In the present article it is proposed to give a brief description of another instrument based on the same principle, an account of which was published by M. Janssen, and to indicate some of the results which have been obtained with it. This instrument has been at work at the Solar Physics Observatory during the past year, and in a recent communication to the
which the solar image is moved across the primary slit by means of the declination motor which moves at the same time and rate the photographic plate; or the primary slit, and with it the whole spectroheliograph, may be moved across the image formed at the focus of the equatorial. The first method is that adopted at the Yerkes Observatory, and the second that at' Potsdam.
There is a further method in which a stationary solar image is formed by means of a siderostat and lens, and the spectroheliograph is mounted horizontally and moved in an east and west direction across this fixed image. Such a mode of procedure is that employed at South Kensington.
The advantage of the last mentioned arrangement is that there is no limit to the size or weight of the spectroheliograph; the uniform motion required can be easily and efficiently secured, and lastly, this
FIG. 1.-The spectroheliograph, showing the general arrangement of the two slits, the collimating and camera tubes, the moving (upper) and fixed
Royal Astronomical Society I gave
a more full
account of it, to which reference can be made for more detailed information than is here given.
it is not necessary in this place to refer at any length to the principle which underlies the construction of a spectroheliograph, since this was referred to in the article above mentioned. It will suffice here to say, therefore, that the pictures produced by this new method of solar research give us photographs of the sun in monochromatic light, or in rays of any particular wave-length that is desired. Thus if we require to study the distribution of hydrogen on or around the solar disc we employ a line in the spectrum of hydrogen, if calcium a calcium line, or iron an iron line.
There are, however, several methods of using the spectroheliograph. This instrument may either be employed in conjunction with a large equatorial, in
motion does not in any way affect the steadiness of the solar image under examination.
The South Kensington instrument was erected in the year 1903, but it was not until last year that satisfactory photographs were secured and routine work begun. This success was due to the use of a larger lens (12-inch) for throwing the solar image on the primary slit, the previous lens of 6 inches aperture not giving a sufficiently bright image.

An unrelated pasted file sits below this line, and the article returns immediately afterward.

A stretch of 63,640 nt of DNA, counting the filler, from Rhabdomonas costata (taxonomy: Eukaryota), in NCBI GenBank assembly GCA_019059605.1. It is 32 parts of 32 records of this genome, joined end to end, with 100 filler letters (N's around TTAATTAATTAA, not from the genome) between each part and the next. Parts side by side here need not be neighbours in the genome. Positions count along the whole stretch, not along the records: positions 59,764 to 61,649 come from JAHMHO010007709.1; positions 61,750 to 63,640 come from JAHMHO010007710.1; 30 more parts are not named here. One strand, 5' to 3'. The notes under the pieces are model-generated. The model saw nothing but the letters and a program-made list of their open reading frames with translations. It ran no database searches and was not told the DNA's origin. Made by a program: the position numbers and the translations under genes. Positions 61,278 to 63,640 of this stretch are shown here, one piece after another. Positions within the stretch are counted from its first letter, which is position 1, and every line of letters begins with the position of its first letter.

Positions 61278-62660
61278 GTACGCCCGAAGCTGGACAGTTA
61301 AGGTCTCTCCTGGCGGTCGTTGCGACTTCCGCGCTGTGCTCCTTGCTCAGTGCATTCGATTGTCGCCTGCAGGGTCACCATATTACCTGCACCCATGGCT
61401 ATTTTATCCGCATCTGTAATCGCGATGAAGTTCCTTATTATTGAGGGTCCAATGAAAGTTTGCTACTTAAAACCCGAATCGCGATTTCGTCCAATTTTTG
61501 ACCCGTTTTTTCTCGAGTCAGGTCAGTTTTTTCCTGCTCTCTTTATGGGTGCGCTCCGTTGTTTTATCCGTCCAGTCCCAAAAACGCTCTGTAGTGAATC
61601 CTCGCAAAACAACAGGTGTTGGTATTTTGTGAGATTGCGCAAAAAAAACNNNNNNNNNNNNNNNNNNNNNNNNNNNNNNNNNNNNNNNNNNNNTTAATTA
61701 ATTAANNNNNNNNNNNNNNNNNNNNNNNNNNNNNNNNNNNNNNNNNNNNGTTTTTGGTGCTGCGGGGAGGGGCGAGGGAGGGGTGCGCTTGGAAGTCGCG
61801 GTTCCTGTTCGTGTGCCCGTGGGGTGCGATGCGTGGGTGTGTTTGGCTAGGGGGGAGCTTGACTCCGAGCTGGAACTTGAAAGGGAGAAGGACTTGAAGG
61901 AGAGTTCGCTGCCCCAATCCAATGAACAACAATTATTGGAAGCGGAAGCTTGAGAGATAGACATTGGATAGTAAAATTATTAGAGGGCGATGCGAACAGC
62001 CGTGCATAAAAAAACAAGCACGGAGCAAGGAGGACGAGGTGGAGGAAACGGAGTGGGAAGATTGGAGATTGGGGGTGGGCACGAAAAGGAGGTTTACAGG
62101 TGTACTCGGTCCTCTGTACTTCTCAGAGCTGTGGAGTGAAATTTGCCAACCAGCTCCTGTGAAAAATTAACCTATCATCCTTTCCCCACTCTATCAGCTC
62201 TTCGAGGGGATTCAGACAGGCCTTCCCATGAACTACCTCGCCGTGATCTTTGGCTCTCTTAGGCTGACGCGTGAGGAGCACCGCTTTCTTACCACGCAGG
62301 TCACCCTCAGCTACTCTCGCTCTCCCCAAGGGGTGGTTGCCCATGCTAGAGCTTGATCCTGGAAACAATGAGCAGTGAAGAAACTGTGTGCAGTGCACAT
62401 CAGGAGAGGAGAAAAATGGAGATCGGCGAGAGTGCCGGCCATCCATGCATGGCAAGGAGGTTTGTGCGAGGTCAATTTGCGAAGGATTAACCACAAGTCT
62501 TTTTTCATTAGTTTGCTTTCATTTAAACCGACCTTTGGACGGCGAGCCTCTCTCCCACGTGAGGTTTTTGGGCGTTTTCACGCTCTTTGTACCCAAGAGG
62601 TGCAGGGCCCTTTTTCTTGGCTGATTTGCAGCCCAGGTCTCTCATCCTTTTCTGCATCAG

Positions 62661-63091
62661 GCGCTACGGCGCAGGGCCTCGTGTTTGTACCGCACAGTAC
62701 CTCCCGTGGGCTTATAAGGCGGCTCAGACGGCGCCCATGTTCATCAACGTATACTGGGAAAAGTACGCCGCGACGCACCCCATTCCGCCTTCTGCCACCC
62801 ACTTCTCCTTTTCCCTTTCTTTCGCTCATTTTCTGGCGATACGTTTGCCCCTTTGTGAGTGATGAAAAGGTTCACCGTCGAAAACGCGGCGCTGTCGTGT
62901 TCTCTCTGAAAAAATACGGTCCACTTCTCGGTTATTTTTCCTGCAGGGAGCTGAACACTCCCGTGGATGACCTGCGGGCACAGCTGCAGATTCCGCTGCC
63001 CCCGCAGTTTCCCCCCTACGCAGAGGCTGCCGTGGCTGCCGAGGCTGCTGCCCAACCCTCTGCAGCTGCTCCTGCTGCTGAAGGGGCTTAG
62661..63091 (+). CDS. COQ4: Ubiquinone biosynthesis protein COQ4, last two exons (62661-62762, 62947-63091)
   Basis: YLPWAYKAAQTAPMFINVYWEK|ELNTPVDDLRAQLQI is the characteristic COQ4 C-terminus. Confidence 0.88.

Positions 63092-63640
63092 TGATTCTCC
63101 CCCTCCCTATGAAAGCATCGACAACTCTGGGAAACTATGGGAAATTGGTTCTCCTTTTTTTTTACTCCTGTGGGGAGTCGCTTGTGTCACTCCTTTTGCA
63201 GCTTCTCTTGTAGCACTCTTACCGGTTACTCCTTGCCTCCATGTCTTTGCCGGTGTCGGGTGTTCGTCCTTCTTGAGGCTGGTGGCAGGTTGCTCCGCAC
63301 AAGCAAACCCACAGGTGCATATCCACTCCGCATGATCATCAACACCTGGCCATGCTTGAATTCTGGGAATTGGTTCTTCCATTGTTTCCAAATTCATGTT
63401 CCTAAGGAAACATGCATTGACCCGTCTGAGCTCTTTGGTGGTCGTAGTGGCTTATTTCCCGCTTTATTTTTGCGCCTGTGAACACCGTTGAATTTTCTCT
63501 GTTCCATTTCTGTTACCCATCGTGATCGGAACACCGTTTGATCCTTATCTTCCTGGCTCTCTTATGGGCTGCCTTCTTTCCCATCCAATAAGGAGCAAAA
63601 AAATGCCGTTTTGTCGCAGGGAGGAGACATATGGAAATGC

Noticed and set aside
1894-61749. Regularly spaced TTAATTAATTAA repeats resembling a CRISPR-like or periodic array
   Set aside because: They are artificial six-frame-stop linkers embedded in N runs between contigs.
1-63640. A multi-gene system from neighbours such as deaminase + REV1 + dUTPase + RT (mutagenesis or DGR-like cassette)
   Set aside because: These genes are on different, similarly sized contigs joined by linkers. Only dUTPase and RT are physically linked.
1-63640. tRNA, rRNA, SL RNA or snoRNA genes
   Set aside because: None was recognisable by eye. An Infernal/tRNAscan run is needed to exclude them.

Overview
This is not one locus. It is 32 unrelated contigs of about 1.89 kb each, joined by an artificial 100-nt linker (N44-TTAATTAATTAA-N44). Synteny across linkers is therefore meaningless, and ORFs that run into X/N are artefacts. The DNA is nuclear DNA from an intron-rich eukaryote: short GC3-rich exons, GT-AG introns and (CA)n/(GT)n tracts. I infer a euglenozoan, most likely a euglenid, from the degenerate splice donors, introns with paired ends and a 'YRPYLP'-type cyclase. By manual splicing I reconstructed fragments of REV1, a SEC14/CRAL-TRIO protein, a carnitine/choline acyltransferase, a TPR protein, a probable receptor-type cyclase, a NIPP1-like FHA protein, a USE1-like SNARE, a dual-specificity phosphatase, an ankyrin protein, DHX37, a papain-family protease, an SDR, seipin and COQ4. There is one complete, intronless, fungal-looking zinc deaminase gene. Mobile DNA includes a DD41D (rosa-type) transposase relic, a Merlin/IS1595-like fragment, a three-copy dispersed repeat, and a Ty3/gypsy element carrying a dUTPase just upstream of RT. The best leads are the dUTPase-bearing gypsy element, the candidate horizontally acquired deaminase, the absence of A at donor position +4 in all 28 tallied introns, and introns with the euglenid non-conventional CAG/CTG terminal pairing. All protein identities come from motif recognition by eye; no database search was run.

In this curtailed description of the instrument reference of any length need only be made to the spectroheliograph proper. There is nothing particularly novel about the siderostat, except, perhaps, its more than usual size, the large mirror of 18 inches diameter, the two small motors for operating the slow motions in right ascension and declination, and a modified form of Russell control for regulating the speed of the driving clock. This instrument is
placed in a separate house the upper portion of which can be rolled back towards the north. Some distance due south of this, in another building, is the 12-inch Taylor photo-visual lens mounted on a concrete pillar, and still further south, and in the same building, is the spectroheliograph, also mounted on concrete pillars.
Wtih this arrangement the solar beam is thrown by the siderostat mirror continuously due south and in a horizontal direction; this beam then falls on the 12-inch lens, and the solar image in the focus of this lens is thrown on the primary slit plate of the spectroheliograph.
In order to analyse the solar image by allowing each portion of it to fall successively on the primary slit, the latter, and consequently the whole of the spectroheliograph, has to be moved horizontally in an east and west direction, a distance a little more than the diameter of the solar image (in this case 24 inches). Further, this motion has to be extremely uniform.
The method adopted to accomplish both of these requirements is as follows:-A triangular iron framework (Fig. 1) is supported on three levelling screws on three concrete pillars. A second framework of the same size and material is placed on the first, but separated by steel balls free to roll between small steel plates fixed to each framework near the corners.